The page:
Key states battling fear as cases soar
Rising coronavirus cases in key presidential battleground states a little more than t wo weeks before Election Day are the latest worry for election officials and voters fearing chaos or exposure to the virus at polling places despite months of planning.
The prospect of poll workers backing out at the last minute because they are infected, quarantined or scared of getting sick has local election officials in Midwest states such as Iowa and Wisconsin opening more early voting locations, recruiting backup workers and encouraging voters to plan for long lines and other inconveniences.
Confirmed virus cases and COVID-19 deaths are on the rise in the swing states of Iowa, Michigan, Minnesota, Pennsylvania, Ohio and Wisconsin.
Wisconsin broke records this week for new coronavirus cases, deaths and hospitalizations, leading to the opening of a field hospital to handle overflow patients. Gov. Tony Evers said he plans to activate the Wisconsin National Guard to fill any staffing shortages at election sites.
In Iowa, Scott County Auditor Roxanna Moritz opened additional early voting sites in and around the Davenport, the state’s third-largest city, to try to reduce the number people casting ballots on Election Day and the virus from spreading in large precincts.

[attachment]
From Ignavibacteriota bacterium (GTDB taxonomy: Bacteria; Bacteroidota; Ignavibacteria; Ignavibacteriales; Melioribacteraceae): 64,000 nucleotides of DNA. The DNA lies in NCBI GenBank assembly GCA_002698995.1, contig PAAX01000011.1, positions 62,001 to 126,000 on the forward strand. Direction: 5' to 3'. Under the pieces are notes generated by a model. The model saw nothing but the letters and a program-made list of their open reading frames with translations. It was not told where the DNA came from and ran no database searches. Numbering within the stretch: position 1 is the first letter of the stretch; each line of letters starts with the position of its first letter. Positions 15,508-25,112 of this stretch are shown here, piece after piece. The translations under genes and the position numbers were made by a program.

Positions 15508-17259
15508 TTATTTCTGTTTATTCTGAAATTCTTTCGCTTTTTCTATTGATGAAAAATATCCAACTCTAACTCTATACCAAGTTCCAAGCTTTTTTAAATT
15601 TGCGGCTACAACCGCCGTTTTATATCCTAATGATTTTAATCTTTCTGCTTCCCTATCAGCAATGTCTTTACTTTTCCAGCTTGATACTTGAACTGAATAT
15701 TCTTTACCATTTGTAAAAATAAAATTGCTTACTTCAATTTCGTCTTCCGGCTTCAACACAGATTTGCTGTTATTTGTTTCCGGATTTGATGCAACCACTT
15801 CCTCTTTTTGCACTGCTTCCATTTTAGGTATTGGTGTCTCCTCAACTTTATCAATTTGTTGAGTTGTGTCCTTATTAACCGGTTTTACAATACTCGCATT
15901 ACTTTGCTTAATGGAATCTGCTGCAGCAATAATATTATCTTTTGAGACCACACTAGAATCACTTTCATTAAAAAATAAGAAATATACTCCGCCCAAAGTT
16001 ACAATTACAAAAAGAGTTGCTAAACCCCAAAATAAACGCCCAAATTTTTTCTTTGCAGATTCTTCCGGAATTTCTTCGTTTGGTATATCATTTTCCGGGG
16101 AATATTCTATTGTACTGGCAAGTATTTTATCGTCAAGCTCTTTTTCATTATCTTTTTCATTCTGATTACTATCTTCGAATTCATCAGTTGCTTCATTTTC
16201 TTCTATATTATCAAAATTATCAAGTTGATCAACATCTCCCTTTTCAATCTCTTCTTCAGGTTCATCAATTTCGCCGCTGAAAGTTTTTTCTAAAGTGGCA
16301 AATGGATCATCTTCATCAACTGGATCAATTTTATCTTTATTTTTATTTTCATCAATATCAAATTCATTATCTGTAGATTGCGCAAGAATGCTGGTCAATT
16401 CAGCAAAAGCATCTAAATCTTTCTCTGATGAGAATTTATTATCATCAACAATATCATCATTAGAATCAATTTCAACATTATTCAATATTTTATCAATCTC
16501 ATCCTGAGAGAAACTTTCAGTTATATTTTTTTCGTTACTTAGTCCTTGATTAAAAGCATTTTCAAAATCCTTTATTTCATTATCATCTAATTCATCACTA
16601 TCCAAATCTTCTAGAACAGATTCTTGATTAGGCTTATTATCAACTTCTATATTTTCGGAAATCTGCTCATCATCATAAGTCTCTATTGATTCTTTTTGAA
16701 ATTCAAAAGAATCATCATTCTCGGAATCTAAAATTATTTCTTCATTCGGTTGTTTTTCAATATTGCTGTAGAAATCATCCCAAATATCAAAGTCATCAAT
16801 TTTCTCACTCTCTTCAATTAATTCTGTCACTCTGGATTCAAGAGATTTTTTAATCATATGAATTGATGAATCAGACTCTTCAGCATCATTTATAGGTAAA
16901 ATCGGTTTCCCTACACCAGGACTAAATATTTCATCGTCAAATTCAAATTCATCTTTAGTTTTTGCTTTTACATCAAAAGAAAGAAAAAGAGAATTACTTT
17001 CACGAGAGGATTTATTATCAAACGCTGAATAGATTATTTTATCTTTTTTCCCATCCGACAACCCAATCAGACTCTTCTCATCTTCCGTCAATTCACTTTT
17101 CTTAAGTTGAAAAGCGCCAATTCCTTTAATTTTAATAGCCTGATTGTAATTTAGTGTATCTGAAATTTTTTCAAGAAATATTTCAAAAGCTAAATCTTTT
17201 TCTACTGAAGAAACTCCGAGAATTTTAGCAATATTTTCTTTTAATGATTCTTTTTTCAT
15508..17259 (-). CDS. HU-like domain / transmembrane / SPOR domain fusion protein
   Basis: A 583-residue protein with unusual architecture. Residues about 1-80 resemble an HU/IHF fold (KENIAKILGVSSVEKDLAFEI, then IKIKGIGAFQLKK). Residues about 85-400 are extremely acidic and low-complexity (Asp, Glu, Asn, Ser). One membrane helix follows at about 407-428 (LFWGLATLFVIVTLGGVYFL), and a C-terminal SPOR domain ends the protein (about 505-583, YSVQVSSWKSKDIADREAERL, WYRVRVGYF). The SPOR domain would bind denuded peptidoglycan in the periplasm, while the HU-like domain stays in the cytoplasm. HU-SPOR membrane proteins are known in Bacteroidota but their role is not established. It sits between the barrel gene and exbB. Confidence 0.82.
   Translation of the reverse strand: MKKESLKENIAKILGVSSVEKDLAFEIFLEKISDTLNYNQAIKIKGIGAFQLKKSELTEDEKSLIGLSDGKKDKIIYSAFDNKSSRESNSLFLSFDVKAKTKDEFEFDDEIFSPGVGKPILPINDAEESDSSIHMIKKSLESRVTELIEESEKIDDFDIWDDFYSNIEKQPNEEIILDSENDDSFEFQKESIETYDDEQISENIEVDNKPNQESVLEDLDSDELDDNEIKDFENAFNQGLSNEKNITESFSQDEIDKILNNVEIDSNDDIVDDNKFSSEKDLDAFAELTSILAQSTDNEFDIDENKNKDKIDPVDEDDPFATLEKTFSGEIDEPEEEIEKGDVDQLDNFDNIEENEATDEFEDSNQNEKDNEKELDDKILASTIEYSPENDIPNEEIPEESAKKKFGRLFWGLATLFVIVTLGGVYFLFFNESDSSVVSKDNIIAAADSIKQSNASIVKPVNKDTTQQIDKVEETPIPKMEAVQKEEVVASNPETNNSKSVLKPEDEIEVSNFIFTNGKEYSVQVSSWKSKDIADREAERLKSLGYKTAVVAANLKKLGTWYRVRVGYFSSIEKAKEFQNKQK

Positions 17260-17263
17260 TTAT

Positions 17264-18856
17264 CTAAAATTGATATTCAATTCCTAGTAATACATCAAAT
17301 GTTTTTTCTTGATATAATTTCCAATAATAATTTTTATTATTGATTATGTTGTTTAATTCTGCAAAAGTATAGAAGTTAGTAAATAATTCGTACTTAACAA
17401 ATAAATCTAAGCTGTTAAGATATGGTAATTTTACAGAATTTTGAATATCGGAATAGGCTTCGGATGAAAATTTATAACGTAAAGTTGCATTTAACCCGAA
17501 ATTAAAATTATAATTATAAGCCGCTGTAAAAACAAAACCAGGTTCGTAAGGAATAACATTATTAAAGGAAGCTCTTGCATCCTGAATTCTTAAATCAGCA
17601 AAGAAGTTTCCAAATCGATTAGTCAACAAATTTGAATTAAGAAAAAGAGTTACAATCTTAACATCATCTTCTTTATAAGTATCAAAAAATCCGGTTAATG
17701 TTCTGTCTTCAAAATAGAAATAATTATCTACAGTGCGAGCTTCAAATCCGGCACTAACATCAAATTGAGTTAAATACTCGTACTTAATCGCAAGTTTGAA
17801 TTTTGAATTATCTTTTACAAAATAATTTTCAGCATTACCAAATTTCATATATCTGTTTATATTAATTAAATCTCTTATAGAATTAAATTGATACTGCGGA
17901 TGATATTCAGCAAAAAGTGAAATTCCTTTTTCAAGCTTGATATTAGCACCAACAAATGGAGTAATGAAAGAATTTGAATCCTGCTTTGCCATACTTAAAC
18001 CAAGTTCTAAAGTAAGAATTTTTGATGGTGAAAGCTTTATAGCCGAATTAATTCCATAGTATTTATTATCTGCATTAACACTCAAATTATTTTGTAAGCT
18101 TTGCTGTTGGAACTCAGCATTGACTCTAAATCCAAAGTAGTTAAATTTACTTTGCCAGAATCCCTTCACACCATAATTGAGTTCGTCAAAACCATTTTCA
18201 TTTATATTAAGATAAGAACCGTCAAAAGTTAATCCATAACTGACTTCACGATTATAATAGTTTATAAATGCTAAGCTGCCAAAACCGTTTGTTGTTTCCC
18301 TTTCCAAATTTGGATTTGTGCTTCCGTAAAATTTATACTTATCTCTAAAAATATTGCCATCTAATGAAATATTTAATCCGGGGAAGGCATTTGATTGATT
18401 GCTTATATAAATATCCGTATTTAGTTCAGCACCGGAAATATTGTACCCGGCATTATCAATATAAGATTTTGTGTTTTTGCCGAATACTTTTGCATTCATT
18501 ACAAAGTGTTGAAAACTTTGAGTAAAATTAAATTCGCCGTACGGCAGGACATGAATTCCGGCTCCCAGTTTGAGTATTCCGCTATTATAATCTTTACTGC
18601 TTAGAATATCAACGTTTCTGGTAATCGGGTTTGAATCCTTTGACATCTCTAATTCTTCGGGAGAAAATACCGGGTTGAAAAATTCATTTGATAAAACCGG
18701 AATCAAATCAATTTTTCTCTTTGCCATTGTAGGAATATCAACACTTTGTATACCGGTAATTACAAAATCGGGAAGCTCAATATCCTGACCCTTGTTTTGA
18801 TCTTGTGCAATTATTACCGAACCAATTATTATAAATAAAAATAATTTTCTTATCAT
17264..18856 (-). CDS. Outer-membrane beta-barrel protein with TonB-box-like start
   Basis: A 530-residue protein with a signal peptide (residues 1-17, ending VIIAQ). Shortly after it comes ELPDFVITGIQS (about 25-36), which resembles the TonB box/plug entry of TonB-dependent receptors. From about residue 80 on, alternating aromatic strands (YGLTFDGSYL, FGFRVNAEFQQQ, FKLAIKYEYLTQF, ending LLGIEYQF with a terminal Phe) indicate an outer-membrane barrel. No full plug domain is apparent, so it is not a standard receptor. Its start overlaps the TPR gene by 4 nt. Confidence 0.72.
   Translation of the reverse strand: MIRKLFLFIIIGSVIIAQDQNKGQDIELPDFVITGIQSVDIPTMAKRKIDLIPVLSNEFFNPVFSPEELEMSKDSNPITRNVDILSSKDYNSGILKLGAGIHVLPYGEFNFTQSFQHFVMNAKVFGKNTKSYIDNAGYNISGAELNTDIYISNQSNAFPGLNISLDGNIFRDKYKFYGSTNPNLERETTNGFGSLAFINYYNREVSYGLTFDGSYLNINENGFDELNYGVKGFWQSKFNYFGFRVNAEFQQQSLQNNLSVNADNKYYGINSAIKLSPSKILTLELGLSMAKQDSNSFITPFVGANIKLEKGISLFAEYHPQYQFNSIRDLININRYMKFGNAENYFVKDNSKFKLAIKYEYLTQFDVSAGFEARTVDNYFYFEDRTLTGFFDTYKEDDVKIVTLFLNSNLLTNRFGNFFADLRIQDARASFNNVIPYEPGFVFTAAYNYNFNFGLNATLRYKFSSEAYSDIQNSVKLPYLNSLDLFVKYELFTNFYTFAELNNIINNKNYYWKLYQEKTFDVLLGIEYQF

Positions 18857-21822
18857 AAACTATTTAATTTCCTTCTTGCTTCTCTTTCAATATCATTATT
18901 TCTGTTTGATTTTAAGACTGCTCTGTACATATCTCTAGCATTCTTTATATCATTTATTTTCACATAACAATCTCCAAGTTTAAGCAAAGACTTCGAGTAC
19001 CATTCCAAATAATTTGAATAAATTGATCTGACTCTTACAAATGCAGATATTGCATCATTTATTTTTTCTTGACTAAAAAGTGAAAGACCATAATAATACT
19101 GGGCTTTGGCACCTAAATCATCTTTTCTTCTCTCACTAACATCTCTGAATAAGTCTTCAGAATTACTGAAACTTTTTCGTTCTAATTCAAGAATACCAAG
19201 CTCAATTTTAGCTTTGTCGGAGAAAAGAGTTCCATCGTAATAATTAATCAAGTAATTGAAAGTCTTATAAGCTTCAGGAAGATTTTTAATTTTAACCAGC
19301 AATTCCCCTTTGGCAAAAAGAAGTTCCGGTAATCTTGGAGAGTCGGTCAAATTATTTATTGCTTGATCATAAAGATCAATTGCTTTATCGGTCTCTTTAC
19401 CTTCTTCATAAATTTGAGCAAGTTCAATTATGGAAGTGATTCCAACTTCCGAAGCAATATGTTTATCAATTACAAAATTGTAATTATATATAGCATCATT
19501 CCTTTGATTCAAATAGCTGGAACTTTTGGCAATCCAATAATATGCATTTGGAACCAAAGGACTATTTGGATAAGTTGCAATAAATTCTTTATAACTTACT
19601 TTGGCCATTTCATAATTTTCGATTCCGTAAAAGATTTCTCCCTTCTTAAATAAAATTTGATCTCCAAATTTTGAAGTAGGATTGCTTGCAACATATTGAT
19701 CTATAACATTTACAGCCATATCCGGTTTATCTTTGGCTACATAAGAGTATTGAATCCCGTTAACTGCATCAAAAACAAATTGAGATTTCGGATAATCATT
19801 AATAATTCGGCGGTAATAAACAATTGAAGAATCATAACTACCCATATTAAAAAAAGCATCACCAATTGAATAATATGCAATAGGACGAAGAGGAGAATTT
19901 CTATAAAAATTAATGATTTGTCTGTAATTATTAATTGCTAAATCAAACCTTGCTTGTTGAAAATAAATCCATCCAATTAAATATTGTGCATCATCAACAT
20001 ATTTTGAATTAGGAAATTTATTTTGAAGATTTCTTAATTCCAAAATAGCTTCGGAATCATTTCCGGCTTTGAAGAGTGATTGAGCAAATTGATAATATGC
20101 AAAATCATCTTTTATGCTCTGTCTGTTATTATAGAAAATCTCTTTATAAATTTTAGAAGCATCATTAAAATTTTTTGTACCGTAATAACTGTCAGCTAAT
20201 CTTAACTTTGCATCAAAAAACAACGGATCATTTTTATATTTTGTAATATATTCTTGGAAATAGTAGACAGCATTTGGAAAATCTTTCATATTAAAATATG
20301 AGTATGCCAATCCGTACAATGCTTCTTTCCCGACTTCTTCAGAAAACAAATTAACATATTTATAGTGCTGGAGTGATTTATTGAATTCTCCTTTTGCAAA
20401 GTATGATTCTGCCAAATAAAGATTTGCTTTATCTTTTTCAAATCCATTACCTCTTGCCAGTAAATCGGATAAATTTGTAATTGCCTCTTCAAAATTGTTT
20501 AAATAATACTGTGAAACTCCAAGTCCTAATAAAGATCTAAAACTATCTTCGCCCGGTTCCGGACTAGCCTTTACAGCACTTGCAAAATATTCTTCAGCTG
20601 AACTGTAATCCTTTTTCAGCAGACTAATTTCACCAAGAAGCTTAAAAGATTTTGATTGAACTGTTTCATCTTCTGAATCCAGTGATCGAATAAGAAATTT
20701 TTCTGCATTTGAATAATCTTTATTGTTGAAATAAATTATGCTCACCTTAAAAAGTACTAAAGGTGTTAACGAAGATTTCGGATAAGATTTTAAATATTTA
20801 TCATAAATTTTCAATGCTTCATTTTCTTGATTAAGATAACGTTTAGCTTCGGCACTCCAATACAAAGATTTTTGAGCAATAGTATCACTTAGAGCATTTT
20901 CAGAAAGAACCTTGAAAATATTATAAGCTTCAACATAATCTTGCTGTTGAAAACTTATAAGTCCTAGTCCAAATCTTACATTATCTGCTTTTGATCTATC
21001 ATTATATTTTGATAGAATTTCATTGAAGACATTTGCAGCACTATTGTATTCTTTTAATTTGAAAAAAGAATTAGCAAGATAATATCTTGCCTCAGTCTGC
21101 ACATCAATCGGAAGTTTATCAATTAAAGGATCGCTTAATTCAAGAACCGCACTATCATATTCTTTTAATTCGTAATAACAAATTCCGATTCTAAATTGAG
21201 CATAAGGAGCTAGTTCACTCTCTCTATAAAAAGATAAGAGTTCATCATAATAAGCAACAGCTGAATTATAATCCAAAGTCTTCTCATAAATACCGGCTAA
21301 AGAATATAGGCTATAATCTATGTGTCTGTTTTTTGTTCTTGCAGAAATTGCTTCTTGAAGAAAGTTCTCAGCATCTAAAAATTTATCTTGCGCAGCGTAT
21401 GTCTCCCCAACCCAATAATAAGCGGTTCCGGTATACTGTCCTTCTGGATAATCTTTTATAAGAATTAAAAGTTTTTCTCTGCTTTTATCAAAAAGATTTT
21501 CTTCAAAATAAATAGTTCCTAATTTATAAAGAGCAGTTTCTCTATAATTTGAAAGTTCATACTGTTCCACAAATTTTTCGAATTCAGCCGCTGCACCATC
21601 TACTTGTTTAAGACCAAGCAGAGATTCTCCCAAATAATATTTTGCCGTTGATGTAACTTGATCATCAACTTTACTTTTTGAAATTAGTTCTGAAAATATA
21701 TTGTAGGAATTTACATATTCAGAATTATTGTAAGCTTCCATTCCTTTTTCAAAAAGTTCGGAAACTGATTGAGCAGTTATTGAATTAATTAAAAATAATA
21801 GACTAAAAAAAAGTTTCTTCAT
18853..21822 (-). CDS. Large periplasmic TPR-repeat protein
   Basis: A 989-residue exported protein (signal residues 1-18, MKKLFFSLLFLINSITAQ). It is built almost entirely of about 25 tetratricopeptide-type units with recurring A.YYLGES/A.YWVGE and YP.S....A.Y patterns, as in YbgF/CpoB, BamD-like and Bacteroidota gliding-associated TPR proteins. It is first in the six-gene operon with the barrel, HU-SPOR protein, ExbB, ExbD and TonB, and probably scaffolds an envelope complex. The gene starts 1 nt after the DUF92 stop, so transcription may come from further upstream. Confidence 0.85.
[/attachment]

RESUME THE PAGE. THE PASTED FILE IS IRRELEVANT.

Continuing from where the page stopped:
“We have to remember that there is this thing called COVID,” Mortiz said. “Our numbers aren’t getting any better. The more people I can get to early vote, the better.”
In some states, voting early still has carried health risks. Voters in Georgia, Texas and elsewhere encountered hourslong lines that required congregating with hundreds of other people this week. In Georgia, nearly a quarter of the workers in a warehouse where election supplies are kept and voting equipment is readied tested positive for COVID-19.
Despite the rebound of the coronavirus, voters i n several Midwest lined up Friday to cast their ballots early.
Robert Baccus, 52, an independent contractor from Columbus, Ohio, was among hundreds in line at the Franklin County Board of Elections early voting center.
“It’s a choice between life and death, really,” said Baccus, a supporter of Democratic nominee Joe Biden. “We could not do it and our votes won’t be counted. It’s a choice I’ve got to make for my children and grandchildren.”
Several election officials said they were confident they would have enough poll workers, sanitation supplies and protective gear to ensure Election Day goes smoothly and safely. But they are also encouraging voters to cast their ballots early, if they can.
Officials in the battleground states reported no plans to close polling places, even if virus cases continute to spike.
Voters in Georgia waited in long lines without proper distancing to ast early ballots this week.